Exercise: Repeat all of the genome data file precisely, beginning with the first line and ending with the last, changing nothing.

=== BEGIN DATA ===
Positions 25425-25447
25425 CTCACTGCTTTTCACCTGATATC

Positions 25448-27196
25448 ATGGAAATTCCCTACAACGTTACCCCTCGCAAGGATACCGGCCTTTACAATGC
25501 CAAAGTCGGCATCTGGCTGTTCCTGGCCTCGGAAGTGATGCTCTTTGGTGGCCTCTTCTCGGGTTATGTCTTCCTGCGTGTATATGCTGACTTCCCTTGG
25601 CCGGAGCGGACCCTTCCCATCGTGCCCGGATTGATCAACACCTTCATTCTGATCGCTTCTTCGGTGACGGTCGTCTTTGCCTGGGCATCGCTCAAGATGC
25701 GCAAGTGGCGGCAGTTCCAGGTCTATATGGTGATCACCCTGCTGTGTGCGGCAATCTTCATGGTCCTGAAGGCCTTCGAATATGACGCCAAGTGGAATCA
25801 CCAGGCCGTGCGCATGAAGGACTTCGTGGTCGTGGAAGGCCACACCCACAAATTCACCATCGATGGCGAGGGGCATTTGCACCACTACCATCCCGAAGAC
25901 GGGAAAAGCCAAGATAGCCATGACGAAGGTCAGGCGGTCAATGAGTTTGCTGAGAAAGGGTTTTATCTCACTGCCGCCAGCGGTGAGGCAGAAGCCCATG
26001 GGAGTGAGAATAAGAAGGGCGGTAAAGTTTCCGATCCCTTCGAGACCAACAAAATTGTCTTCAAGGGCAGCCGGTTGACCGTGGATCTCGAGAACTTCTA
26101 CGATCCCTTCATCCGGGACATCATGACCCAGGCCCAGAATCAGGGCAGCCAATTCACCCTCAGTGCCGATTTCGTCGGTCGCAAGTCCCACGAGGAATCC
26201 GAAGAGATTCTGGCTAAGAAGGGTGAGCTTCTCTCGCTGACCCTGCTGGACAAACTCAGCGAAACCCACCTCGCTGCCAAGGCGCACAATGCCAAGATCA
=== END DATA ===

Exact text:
Positions 25425-25447
25425 CTCACTGCTTTTCACCTGATATC

Positions 25448-27196
25448 ATGGAAATTCCCTACAACGTTACCCCTCGCAAGGATACCGGCCTTTACAATGC
25501 CAAAGTCGGCATCTGGCTGTTCCTGGCCTCGGAAGTGATGCTCTTTGGTGGCCTCTTCTCGGGTTATGTCTTCCTGCGTGTATATGCTGACTTCCCTTGG
25601 CCGGAGCGGACCCTTCCCATCGTGCCCGGATTGATCAACACCTTCATTCTGATCGCTTCTTCGGTGACGGTCGTCTTTGCCTGGGCATCGCTCAAGATGC
25701 GCAAGTGGCGGCAGTTCCAGGTCTATATGGTGATCACCCTGCTGTGTGCGGCAATCTTCATGGTCCTGAAGGCCTTCGAATATGACGCCAAGTGGAATCA
25801 CCAGGCCGTGCGCATGAAGGACTTCGTGGTCGTGGAAGGCCACACCCACAAATTCACCATCGATGGCGAGGGGCATTTGCACCACTACCATCCCGAAGAC
25901 GGGAAAAGCCAAGATAGCCATGACGAAGGTCAGGCGGTCAATGAGTTTGCTGAGAAAGGGTTTTATCTCACTGCCGCCAGCGGTGAGGCAGAAGCCCATG
26001 GGAGTGAGAATAAGAAGGGCGGTAAAGTTTCCGATCCCTTCGAGACCAACAAAATTGTCTTCAAGGGCAGCCGGTTGACCGTGGATCTCGAGAACTTCTA
26101 CGATCCCTTCATCCGGGACATCATGACCCAGGCCCAGAATCAGGGCAGCCAATTCACCCTCAGTGCCGATTTCGTCGGTCGCAAGTCCCACGAGGAATCC
26201 GAAGAGATTCTGGCTAAGAAGGGTGAGCTTCTCTCGCTGACCCTGCTGGACAAACTCAGCGAAACCCACCTCGCTGCCAAGGCGCACAATGCCAAGATCA